Sea turtle season in full swing on Anna Maria Island

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The house pictured on the left is outfitted with turtle-friendly exterior bulbs and fixtures, while the porch lights on the house on the right are not turtle-friendly. Code enforcement in the three island municipalities address lighting issues by a notice to the property owner to come into compliance. Islander Photo: ChrisAnn Silver Esformes
Suzi Fox, Anna Maria Island Turtle Watch and Shorebird Monitoring executive director, helps Aiden Esformes, 6, of Bradenton, look through a light filter on a card June 14. The film filter allows people to see lights like a sea turtle during a lighting inspection in Holmes Beach. Aiden is the son of Islander reporter/photographer, Chris-Ann Silver Esformes.

It’s game on for sea turtle nesting season on Anna Maria Island.

As of June 13, Anna Maria Island Turtle Watch and Shorebird Monitoring reported 187 loggerhead nests on island beaches — the same number on the same date last year. By June 17, there were 223 nests and 238 false crawls.

The 2017 season was a record-breaker on Anna Maria Island, with 488 reported nests by season’s end, Oct. 31.

Sea turtles nest mostly at night on dark beaches, so increased efforts to keep the beach dark and smooth have helped AMITW’s success.

However, turtle watch executive director Suzi Fox said so far this season, five mature female loggerheads have disoriented on island beaches due to either lighting issues or human interference.

Early June 13, a female loggerhead was found on North Shore Drive across from Bayfront Park in Anna Maria. AMITW volunteers discovered the loggerhead on their morning survey and were able to get the turtle turned around and headed back to the water.

The disoriented turtle may have had an adventure, but she did not nest.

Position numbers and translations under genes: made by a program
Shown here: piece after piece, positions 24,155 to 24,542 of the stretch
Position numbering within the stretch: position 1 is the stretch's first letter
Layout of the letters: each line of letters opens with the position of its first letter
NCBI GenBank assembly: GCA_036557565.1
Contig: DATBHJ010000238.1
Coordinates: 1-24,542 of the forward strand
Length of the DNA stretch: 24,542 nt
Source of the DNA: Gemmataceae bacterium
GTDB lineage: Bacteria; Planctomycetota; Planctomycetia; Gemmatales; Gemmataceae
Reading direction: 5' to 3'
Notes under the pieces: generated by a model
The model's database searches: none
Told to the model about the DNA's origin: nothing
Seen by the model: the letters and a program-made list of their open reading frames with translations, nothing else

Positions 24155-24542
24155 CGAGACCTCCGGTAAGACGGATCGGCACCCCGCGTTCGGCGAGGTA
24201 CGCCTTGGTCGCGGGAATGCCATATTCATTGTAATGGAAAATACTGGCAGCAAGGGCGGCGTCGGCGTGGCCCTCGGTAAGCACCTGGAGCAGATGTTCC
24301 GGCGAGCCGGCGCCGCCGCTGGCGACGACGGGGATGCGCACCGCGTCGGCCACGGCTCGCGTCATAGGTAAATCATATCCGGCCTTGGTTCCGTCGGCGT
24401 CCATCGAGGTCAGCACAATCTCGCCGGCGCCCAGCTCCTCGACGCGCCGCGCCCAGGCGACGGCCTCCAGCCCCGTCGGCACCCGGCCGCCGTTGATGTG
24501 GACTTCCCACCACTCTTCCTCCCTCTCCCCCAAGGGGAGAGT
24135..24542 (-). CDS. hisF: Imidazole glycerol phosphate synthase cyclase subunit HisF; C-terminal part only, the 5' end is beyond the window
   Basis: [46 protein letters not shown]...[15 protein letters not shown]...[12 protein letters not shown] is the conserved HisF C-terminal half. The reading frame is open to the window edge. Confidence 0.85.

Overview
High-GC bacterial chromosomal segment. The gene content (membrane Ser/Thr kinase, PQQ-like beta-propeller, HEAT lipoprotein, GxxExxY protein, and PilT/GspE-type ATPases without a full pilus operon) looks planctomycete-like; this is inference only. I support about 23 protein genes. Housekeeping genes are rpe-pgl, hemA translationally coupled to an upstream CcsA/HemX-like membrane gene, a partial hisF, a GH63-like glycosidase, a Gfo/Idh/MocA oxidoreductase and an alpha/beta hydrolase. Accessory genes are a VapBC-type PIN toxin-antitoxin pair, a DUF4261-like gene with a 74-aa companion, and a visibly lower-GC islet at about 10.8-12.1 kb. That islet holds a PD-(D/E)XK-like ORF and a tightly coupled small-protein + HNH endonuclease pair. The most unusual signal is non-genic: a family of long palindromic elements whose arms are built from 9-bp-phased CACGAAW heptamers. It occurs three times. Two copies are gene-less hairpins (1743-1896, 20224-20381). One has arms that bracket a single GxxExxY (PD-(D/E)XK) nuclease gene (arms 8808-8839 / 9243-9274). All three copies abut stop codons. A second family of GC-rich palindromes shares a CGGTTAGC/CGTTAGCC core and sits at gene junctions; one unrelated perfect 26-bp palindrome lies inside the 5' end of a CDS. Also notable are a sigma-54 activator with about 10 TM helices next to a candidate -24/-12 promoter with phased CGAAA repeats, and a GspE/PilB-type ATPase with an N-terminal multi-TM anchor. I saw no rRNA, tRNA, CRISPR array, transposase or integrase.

“Some of the disorientations appear to be due to people on the beach at night not keeping their distance,” Fox said.

She said AMITW also has seen an unusually high number of empty nests, which means the turtle dug a hole and started to nest, but returned to the water without laying its clutch.

“A false crawl is one thing, but to have someone mess with her after she’s gotten that far, and return to the sea without nesting, is hard on a turtle,” Fox said.

She said the first thing people should do if they see a sea turtle on the beach is “put down their cellphones.” She said the bright flash of light could disorient the turtle, which only leaves the water to nest.

She also said people should give the turtle at least 50 feet of distance if they choose to watch it nest.

“Just let the turtle do her job without interference from you and for goodness sakes, stop taking pictures of her,” Fox warned.

She added that unless there is a problem — like the turtle found in the road — there is no need to call turtle watch to report a sighting.

Each morning during season, May-October, AMITW volunteers take turns conducting daily beach walks on one of nine 1-mile sections of beach to look for tracks indicating a sea turtle nest or, later in the season, tracks from tiny hatchlings headed to the Gulf of Mexico. Volunteers mark new nests with stakes and tape for protection and data collection.

Beachfront lighting is another issue faced by nesting sea turtles.

Exterior lights at beachfront properties visible from the shoreline must be low, shielded turtle-friendly lighting and indoor lights should be turned off or shielded by curtains or blinds after dark.

Mature female sea turtles only leave the water to nest, so lights visible from the shoreline can distract nesting turtles away from the water.

Fox works in advance of nesting season with code enforcement in Anna Maria, Bradenton Beach and Holmes Beach to ensure any possible lighting violations come into compliance.

During a June 14 nighttime inspection along the beach in Holmes Beach, Fox spotted several structures with intrusive lighting.

AMITW used grant funds received as a result of the 2010 BP oil spill in the Gulf to outfit waterfront businesses, resorts and residences with Florida Fish and Wildlife Conservation Commission-approved bulbs and fixtures.

Fox said she has free turtle-friendly bulbs and can consult with people who may have questions about lighting.

“We are here to help,” Fox said.

She added that turtle watch does not want to be a killjoy for beachgoers.

“We want people to have fun on the beach this summer,” Fox said. “We just ask that people remember to respect the nesting environment and be good stewards of our beaches.”

For more information on nesting season, contact Fox at suzifox@gmail.com or 941-778-5638.

Visit myfwc.com/seaturtle and click on “Sea Turtles and Lights” or “Wildlife Friendly Lighting” for more information on helping sea turtles.

To report sick, injured, entangled or dead sea turtles or shorebirds contact the FWC Wildlife Alert Hotline at 888-404-3922.

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